Committee Debates Framework for Sidewalk Vending Ordinance; Vending Takes Step Closer to Legalization

A street vendor in the piñata district holds up two cochinitos. Sahra Sulaiman/Streetsblog L.A.
A street vendor in the piñata district holds up two cochinitos. Sahra Sulaiman/Streetsblog L.A.

The authorities confiscated her friend’s goods this past Saturday, an emotional Caridad Vasquez told the Public Works and Gang Reduction Committee yesterday.

She was there to speak in support of the effort to create an ordinance that would finally legalize sidewalk vending in Los Angeles – one of the last major cities to take that step. We’re still not there yet – the committee’s role was that of recommending the City Council take the step of approving a framework for the legalization of sidewalk vending. And Vasquez wanted to be sure the challenges vendors faced were acknowledged in that framework.

A long-time street vendor herself, seeing her friend’s goods confiscated had left Vasquez very upset and fearful for her own family’s welfare.

The worst part about it was that this sort of thing happened every year at this time, she declared. And when vendors’ merchandise was confiscated, she said, they had to start over from scratch, requiring an outlay of funds from their already tight personal budgets. Which meant that vendors would be forced to choose between buying goods or food to sell to other people and the Christmas gifts they had hoped to give their children.

Every year we suffer around this time! she said in Spanish, angrily. They come and they take everything! What are we going to give our kids?

Vasquez’ plight was representative of so many of the vendors that had shown up yesterday to ask that councilmembers take their unique needs and vulnerabilities into account while considering how to regulate sidewalk vending.

Most of L.A.’s vendors are immigrants or other folks of color, most live on the margins and have limited options open to them with regard to employment, most feel they are contributing to making their families, communities, and streets stronger and more vibrant, and most live with the fear that they could lose everything at any time.

For undocumented immigrants, in particular, their fears are exacerbated by the fact that citations or arrests could eventually lead to deportation. And for those just scraping by, as a veteran living in MacArthur park detailed in her comments yesterday, a citation for selling a few personal belongings or things given to her by friends could result in her not being able to pay rent and losing her home.

Los Angeles has lagged behind other major cities in creating a sidewalk vending ordinance, despite having as many as 20,000 vendors on its streets.

In 1989, the city created a task force to study street vending, but the task force didn’t get very far. Even though just one year later, the council had moved toward allowing special vending districts (where no more than two vendors would be allowed per block) and, in 1995, approved a MacArthur Park Special Sidewalk Vending District (allowing for up to 50 vendors), the MacArthur Park district failed shortly thereafter and sidewalk vending continues to be illegal. The process of creating the vending districts had itself been plagued with problems, giving rise to more problems than it seemed to solve. It fueled infighting between factions of vendors, saw non-permitted vendors spring up outside the district and undercut those working within it, left out the growing pool of taco, hot dog, and other hot food vendors, and appeared to inspire an “unprecedented” crackdown on immigrant vendors across the city. [For more of the legislative history on the topic, see reports from the Chief Legislative Analyst, here and here.]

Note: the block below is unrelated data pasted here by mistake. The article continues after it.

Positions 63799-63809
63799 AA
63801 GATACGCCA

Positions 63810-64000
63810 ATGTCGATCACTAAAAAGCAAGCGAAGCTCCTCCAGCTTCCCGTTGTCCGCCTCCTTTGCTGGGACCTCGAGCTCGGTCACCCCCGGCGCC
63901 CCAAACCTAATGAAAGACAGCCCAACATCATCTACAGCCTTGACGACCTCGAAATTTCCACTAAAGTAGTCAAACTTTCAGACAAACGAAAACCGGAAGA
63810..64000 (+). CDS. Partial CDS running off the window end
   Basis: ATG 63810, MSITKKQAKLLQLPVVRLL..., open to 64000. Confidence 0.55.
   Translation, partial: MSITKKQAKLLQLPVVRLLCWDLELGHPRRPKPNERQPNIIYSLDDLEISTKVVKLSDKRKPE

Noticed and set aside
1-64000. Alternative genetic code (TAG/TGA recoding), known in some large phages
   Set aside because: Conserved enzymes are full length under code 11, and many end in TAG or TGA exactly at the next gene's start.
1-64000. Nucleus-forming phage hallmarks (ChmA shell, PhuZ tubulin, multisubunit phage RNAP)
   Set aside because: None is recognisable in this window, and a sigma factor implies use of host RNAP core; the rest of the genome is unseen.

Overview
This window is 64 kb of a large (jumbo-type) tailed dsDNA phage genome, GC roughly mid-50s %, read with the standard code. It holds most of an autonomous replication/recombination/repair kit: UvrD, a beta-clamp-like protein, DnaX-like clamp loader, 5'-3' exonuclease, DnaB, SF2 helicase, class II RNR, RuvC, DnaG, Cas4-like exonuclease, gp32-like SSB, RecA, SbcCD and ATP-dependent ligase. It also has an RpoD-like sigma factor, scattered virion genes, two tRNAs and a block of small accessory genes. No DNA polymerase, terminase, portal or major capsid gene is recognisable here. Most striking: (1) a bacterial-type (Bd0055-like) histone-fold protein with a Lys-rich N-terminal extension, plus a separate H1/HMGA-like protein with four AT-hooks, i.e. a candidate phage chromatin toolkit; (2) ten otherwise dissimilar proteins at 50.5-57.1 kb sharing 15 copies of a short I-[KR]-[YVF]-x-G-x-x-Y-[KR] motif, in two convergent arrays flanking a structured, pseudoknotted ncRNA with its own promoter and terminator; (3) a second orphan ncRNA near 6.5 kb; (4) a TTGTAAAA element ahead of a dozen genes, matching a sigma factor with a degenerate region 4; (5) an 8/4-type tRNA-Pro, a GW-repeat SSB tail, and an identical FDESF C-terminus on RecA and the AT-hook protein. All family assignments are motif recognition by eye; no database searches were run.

Although the topic of vending would resurface from time to time as the number of vendors grew, movement on the issue had essentially stalled.

Finally, in 2013, Councilmember Jose Huizar introduced a motion to take stock of where the establishment of vending districts stood and to explore options for the regulation of sidewalk vending of both food and merchandise. [See his motion here.]

Even with Huizar’s advocacy, the motion seemed to go nowhere. A quick look at the council file on the motion suggests why that might be: neighborhood council after neighborhood council filed impact statement after impact statement offering their support for the decriminalization of vending but often opposing any ordinance that did not promise rigid enforcement and that would deny stakeholders the opportunity to “opt in” to having vendors on their streets and in front of their businesses in the first place.

The vendors themselves seem to have been lost in the shuffle.

Then came the election and fears that folks operating in the shadows would be more easily targeted for deportation.

It was time, Huizar said at the L.A. Street Vendor Campaign‘s press conference prior to the DPW committee meeting yesterday, to allow “these hard-working men and women…to provide for their families” and to bring “these people from the dark side of the economy into the light.”

“We are in the midst of creating more pedestrian, walkable streets in the city of Los Angeles with Complete Streets,” he told the crowd of vendors and their supporters that had gathered on the steps of City Hall. “This fits that program because we want active, alive streets, and our street vendors have always been there, doing that for us.”

Figuring out the right fit for a city as socio-economically diverse as Los Angeles, however, clearly presents a challenge.

Vendors in Leimert Park sell a mix of food, artisanal goods, and art and are a vital part of community celebrations in the public space. Sahra Sulaiman/Streetsblog L.A.